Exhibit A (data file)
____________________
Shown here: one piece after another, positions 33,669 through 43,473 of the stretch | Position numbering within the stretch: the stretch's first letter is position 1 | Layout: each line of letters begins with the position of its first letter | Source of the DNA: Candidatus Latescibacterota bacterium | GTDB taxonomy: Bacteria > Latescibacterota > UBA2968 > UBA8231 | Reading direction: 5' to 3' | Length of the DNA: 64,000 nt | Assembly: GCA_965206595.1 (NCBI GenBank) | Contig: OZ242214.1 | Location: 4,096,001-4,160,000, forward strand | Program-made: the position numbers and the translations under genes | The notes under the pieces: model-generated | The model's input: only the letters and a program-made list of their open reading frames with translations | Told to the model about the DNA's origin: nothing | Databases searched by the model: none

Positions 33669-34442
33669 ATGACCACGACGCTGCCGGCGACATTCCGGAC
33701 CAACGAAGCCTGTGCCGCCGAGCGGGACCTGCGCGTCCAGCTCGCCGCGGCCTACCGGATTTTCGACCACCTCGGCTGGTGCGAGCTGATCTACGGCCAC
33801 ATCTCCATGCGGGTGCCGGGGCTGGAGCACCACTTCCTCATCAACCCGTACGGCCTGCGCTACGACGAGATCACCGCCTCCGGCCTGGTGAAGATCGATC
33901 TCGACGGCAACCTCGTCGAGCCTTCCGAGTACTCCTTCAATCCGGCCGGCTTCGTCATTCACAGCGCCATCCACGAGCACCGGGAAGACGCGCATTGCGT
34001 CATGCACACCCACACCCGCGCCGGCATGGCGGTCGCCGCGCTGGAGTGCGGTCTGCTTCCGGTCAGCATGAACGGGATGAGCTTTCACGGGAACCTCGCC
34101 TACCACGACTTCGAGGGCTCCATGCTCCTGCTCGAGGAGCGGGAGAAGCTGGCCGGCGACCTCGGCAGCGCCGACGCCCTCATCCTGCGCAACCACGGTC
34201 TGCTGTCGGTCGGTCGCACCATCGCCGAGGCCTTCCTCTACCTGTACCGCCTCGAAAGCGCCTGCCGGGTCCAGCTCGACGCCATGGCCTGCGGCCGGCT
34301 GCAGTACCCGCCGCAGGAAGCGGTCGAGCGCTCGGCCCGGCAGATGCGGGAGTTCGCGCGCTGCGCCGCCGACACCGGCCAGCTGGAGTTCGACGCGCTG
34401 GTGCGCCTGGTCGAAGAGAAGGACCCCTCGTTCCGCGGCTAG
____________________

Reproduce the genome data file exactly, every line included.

Shown here: one piece after another, positions 33,669 through 43,473 of the stretch | Position numbering within the stretch: the stretch's first letter is position 1 | Layout: each line of letters begins with the position of its first letter | Source of the DNA: Candidatus Latescibacterota bacterium | GTDB taxonomy: Bacteria > Latescibacterota > UBA2968 > UBA8231 | Reading direction: 5' to 3' | Length of the DNA: 64,000 nt | Assembly: GCA_965206595.1 (NCBI GenBank) | Contig: OZ242214.1 | Location: 4,096,001-4,160,000, forward strand | Program-made: the position numbers and the translations under genes | The notes under the pieces: model-generated | The model's input: only the letters and a program-made list of their open reading frames with translations | Told to the model about the DNA's origin: nothing | Databases searched by the model: none

Positions 33669-34442
33669 ATGACCACGACGCTGCCGGCGACATTCCGGAC
33701 CAACGAAGCCTGTGCCGCCGAGCGGGACCTGCGCGTCCAGCTCGCCGCGGCCTACCGGATTTTCGACCACCTCGGCTGGTGCGAGCTGATCTACGGCCAC
33801 ATCTCCATGCGGGTGCCGGGGCTGGAGCACCACTTCCTCATCAACCCGTACGGCCTGCGCTACGACGAGATCACCGCCTCCGGCCTGGTGAAGATCGATC
33901 TCGACGGCAACCTCGTCGAGCCTTCCGAGTACTCCTTCAATCCGGCCGGCTTCGTCATTCACAGCGCCATCCACGAGCACCGGGAAGACGCGCATTGCGT
34001 CATGCACACCCACACCCGCGCCGGCATGGCGGTCGCCGCGCTGGAGTGCGGTCTGCTTCCGGTCAGCATGAACGGGATGAGCTTTCACGGGAACCTCGCC
34101 TACCACGACTTCGAGGGCTCCATGCTCCTGCTCGAGGAGCGGGAGAAGCTGGCCGGCGACCTCGGCAGCGCCGACGCCCTCATCCTGCGCAACCACGGTC
34201 TGCTGTCGGTCGGTCGCACCATCGCCGAGGCCTTCCTCTACCTGTACCGCCTCGAAAGCGCCTGCCGGGTCCAGCTCGACGCCATGGCCTGCGGCCGGCT
34301 GCAGTACCCGCCGCAGGAAGCGGTCGAGCGCTCGGCCCGGCAGATGCGGGAGTTCGCGCGCTGCGCCGCCGACACCGGCCAGCTGGAGTTCGACGCGCTG
34401 GTGCGCCTGGTCGAAGAGAAGGACCCCTCGTTCCGCGGCTAG